Florida’s signature crop, the orange, continues to be battered by greening disease, and the federal government’s first forecast of the 2016-17 is a bleak one. It’s shaping up to be worse than last season’s when the crop reached a 52-year low.
The state’s commercial orange crop will be an estimated 70 million boxes, the U.S. Department of Agriculture said Wednesday. That’s a drop of more than 11 million boxes from last season’s 81.6 million boxes, which was 70 percent lower than 20 years ago.
As recently as 2013-14, Florida citrus growers produced 104.7 million 90-pound boxes of orange oranges. Production has declined from a peak of 244 million boxes during the 1997-1998 season.
Over the last decade, Florida’s commercial groves have been crippled by greening, a bacterial disease. Spread by the Asian citrus psyllid, it attacks a tree’s vascular system and can kill it within two years.
In September 2005, U.S. Department of Agriculture scientists confirmed the first U.S. detection of greening on samples of pummelo leaves and fruit from a Miami-Dade County grove.
Florida Agriculture Commissioner Adam Putnam said Wednesday, “Although not unexpected, today’s initial citrus crop forecast is disheartening and further proof of the trying times facing Florida’s citrus industry. Production of our state’s signature crop is down 70 percent from 20 years ago, and the future of Florida citrus depends on a breakthrough in the fight against greening. We must continue to support our growers and provide them with every tool available to combat greening.”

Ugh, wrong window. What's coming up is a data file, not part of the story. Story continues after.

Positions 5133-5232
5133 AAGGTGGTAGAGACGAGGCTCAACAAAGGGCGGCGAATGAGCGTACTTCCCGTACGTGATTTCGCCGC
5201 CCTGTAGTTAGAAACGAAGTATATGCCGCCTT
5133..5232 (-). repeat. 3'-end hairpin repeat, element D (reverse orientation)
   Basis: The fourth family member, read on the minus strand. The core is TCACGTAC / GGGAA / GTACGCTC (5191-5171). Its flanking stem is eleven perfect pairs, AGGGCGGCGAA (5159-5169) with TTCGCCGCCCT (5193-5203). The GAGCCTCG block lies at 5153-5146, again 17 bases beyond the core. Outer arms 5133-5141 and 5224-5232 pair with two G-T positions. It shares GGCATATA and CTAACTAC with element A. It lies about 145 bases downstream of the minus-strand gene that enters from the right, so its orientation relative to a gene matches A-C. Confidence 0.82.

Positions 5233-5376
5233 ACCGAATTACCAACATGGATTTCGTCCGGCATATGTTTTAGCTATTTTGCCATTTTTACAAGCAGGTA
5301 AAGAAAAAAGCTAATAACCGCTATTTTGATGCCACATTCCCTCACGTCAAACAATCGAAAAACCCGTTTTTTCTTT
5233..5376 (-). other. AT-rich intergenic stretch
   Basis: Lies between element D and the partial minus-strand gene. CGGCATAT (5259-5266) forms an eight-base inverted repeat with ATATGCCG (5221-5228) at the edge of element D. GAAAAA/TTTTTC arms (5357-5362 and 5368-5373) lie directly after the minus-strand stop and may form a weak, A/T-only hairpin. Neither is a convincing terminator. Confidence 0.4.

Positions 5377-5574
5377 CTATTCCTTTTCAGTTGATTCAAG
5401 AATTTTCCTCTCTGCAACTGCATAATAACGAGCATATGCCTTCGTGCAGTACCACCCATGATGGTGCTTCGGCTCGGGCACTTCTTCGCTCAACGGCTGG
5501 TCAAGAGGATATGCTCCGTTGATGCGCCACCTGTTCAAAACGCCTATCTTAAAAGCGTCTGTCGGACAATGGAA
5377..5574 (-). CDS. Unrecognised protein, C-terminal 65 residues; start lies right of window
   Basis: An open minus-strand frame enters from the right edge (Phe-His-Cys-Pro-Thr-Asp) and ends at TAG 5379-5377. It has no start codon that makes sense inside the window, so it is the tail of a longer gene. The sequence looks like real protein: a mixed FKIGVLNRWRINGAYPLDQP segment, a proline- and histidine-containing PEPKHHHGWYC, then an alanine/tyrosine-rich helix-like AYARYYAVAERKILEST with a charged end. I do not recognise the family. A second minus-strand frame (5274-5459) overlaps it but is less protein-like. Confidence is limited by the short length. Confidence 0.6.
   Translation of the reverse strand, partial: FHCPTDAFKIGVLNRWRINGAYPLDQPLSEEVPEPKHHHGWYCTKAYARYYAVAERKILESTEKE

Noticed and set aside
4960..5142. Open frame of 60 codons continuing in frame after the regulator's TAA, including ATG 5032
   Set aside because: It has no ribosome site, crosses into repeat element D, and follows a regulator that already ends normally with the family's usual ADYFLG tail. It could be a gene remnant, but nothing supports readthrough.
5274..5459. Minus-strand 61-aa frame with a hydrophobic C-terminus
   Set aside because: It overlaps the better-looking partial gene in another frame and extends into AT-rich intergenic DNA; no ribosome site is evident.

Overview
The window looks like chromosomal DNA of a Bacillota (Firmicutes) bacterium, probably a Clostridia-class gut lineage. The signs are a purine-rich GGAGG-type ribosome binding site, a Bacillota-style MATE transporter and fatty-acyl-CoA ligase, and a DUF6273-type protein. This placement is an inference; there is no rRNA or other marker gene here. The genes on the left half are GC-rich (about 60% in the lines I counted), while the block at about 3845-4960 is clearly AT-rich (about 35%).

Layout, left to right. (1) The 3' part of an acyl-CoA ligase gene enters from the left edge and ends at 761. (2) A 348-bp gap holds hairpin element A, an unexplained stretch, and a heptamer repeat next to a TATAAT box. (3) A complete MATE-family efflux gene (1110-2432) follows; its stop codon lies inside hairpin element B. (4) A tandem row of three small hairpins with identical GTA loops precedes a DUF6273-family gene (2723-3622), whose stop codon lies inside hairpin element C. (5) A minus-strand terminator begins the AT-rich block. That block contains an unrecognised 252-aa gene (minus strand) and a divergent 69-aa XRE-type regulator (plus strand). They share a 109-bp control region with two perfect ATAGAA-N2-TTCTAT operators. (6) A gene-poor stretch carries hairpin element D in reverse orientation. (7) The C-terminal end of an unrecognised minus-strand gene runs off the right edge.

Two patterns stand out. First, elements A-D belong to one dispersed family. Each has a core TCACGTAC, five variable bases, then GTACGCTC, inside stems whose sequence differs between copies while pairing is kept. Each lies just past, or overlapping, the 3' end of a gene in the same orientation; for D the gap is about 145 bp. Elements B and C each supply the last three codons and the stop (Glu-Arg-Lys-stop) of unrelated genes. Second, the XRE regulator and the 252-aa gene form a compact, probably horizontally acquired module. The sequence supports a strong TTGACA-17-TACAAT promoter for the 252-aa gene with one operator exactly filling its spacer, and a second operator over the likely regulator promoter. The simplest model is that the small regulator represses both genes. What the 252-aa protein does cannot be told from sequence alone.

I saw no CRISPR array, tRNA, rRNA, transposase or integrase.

Development of land into commercial and residential uses has also played a role in the shrinking crop, but greening and other diseases are the main cause. Florida’s commercial citrus acreage has dropped to 480,121 acres this year, from 857,687 acres in 1996,the USDA said last month. That said, the state still has 50.8 million bearing orange trees.
The state will produce an estimated 9.6 million boxes of grapefruit, down from 10.8 million last season. In 2013-14 Florida produced 15.65 million boxes of grapefruit, the USDA said.
Michael Sparks, vice president and CEO of grower group Florida Citrus Mutual said Wednesday, “The 2016-17 citrus season is here and we are cautiously optimistic heading into it. The all Florida orange forecast number of 70 million boxes is about what we expected, and although it’s low Florida growers will again use their trademark resilience to bring consumers the best citrus in the world.”